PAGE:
Some illustrators work with texts by other authors, some are author-illustrators, and some do both kinds of work. We represent many wonderful, award-winning author-illustrators including David Cornish and Lucinda Gifford; in the course of their careers and having different projects on the go, they like to illustrate texts by others, too.’

Debbie Golvan – Golvan Arts Management

Read your text out loud and make it sing.
Note that publishers are mostly NOT interested in work that rhymes.

Writers Victoria publishes 10 issues per year of The Victorian Writer magazine per year. It’s definitely worth subscribing.
See more at: http://writersvictoria.org.au/magazine#sthash.14CU5hh2.dpuf

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Choose Your Own Ever After Series wins Best Designed Children’s / Young Adult Series for ADDA awards!

May 29, 2015

Congratulations to all of the shortlisted and winning designers for the Australian Book Design Awards 2015.

JDM management were thrilled to see that Kate Welshman’s book Make Up or Break Up for the Choose Your Own Ever After series was one of the winners.

Best Designed Children’s / Young Adult Series
Choose Your Own Ever After Series
Designer Stephanie Spartels
Publisher Hardie Grant Egmont

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Tea and Sugar Christmas Wins ABIA Award!

May 29, 2015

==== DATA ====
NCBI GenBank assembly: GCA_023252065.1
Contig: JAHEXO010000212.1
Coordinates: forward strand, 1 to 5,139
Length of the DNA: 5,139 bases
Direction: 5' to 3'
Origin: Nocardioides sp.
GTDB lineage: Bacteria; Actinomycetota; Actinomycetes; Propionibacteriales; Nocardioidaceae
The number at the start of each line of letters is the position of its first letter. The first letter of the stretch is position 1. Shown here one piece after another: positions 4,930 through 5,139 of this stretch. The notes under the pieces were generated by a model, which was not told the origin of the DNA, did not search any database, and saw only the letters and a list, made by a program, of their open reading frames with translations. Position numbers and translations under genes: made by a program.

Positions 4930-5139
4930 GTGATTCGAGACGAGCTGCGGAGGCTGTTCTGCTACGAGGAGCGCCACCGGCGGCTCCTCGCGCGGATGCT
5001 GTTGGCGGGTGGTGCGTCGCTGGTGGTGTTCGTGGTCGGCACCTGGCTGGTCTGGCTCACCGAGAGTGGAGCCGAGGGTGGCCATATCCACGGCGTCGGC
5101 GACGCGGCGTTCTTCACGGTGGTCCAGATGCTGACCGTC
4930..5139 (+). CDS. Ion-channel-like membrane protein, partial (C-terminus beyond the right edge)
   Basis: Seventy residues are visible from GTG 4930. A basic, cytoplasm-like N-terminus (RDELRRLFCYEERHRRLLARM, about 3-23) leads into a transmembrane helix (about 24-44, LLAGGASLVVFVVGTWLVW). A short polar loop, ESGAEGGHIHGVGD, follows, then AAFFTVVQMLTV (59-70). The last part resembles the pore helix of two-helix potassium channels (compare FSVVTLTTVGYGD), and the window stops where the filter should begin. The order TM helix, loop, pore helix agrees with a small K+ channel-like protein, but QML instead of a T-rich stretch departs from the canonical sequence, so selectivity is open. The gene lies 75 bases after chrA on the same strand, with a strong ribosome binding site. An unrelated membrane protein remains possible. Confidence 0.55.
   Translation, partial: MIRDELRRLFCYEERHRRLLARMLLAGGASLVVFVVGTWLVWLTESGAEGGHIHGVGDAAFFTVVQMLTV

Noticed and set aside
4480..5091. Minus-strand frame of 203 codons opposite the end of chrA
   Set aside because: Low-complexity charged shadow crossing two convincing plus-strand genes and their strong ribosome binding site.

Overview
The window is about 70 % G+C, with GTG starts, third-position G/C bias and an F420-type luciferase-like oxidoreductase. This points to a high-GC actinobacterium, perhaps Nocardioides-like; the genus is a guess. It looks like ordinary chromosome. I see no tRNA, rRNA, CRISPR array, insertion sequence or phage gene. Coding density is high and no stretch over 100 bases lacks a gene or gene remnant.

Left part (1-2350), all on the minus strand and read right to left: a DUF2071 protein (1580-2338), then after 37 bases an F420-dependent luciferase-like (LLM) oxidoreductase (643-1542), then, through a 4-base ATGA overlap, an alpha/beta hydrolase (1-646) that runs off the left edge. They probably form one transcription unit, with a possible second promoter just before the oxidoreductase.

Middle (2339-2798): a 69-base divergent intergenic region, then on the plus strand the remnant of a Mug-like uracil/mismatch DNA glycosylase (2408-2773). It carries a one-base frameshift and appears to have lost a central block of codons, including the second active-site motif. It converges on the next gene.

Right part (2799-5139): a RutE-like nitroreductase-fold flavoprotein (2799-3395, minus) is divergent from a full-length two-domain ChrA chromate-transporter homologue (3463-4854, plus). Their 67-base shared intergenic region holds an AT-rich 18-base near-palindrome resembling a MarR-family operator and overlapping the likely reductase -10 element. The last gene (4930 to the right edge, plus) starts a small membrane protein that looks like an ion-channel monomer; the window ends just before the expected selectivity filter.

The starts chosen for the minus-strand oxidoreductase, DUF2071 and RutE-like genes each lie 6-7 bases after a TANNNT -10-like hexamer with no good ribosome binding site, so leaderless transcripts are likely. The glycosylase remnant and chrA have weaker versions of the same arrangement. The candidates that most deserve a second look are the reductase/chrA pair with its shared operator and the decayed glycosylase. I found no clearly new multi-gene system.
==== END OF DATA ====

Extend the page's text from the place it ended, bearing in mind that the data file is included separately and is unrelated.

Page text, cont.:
Jane Jolly’s Tea and Sugar Christmas, previously shortlisted for a Children’s Book Council of Australia book of the year award, has won the Australian Book Industry Awards Small Publisher’s Children’s Book of the Year! The book is a beautiful story from outback Australia with sensitive and evocative illustrations by Robert Ingpen.

Congratulations to JDM author Jane Jolly and illustrator Robert Ingpen!

For a full list of ABIA winners, visit their website

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Family memoir ‘Cracking the Code’ optioned for film

April 24, 2015

M4 Entertainment (Formerly Mushroom Pictures)

M4 Entertainment (Formerly Mushroom Pictures) is pleased to announce it has optioned the film rights and
entered into script development on the book “CRACKING THE CODE”.

Mark Morrissey (Executive Producer) stated “This is an incredibly inspiring true story that celebrates the human condition in a very tangible and heartfelt way. CRACKING THE CODE masterfully, and in emotional detail, portrays a depth of commitment and an unerring fight against immeasurable odds.”

When his son fell victim to a mysterious illness Stephen Damiani, who has a background in construction economics and risk management, teams up with a young geneticist to map the family’s genome in an attempt to discover the cause. His seemingly impossible quest for answers leads to a discovery that’s astonished the international medical community and has implications for us all.

This news was also recently reporting in the Bookseller+Publisher newsletter:
Family memoir ‘Cracking the Code’ optioned for film

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JDM Congratulates CBCA 2015 Award-winning creators

April 16, 2015

The JDM Agency would like to congratulate the following agency authors and illustrators for their recent success in the announcements of the CBCA Notable and Short List books for 2105.